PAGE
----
"Formulation” combines a drug with biologically inert materials to create a product with the desired properties. Properties that can be controlled by formulation include apparent solubility and dissolution rate, chemical stability, protein aggregation, and crystal polymorphic form. Research in formulation addresses the rates and mechanisms of chemical degradation reactions, the nucleation and growth of pharmaceutical crystals, and the development of novel excipients that stabilize the drug. The Department of Industrial and Molecular Pharmaceutics is a world leader in developing fundamental understanding and new technologies for formulating pharmaceutical solids.
- Stephen R. Byrn (Charles B. Jordan Professor) – Solid state formulation and stability of small molecules, pediatric formulation, reduced dose formulation
- Tonglei Li (Allen Chao Chair) – Intermolecular interaction and crystal packing, nucleation and phase transition, computation and visualization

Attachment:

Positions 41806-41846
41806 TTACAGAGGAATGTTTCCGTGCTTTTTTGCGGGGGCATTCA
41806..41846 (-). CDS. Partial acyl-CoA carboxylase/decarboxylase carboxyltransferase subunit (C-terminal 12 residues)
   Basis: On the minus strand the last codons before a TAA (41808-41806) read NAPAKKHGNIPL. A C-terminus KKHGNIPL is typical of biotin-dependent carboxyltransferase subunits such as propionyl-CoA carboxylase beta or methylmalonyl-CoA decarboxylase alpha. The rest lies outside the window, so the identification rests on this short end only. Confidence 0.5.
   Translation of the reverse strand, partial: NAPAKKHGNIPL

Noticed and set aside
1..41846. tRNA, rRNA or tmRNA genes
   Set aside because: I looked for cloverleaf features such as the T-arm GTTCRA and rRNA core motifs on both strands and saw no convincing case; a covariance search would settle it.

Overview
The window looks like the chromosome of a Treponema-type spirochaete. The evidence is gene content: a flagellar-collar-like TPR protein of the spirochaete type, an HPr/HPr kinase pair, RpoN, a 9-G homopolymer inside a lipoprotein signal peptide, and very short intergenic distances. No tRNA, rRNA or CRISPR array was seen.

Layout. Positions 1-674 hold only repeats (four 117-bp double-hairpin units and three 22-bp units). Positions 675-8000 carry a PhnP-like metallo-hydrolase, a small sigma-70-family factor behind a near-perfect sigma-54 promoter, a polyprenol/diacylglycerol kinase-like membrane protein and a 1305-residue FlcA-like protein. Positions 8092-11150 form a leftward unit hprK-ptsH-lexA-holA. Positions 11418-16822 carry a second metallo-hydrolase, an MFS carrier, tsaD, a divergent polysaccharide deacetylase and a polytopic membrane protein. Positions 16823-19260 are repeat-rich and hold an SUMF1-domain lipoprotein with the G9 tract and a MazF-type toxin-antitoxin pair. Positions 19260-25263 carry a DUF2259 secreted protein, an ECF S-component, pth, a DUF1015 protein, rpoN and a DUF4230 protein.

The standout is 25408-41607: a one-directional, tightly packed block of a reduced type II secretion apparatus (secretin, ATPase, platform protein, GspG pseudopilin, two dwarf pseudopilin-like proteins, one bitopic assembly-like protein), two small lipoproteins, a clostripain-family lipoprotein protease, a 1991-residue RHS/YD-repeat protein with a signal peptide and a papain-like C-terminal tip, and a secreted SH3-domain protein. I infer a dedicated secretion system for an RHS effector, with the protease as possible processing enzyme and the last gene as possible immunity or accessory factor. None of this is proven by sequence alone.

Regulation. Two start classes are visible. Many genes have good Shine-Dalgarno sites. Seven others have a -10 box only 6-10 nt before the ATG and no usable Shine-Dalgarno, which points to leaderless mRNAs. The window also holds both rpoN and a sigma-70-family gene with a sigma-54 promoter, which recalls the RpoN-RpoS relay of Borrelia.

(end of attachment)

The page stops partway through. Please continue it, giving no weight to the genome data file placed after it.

- Eric J Munson (Professor and Department Head, Dane O. Kildsig Chair in Industrial and Molecular Pharmaceutics) – Solid state characterization of excipients, amorphous solid dispersions, protein formulation and stability
- Lynne S. Taylor (Retter Distinguished Professor of Pharmacy) – Amorphous solids, role of moisture in pharmaceutical solids, development of analytical methods to characterize solids
- Elizabeth M. Topp (Professor and director of the William D. and Sherry L. Young Advanced Manufacturing of Pharmaceuticals Institute ) – solid-state formulation and stability of biologics, control of protein aggregation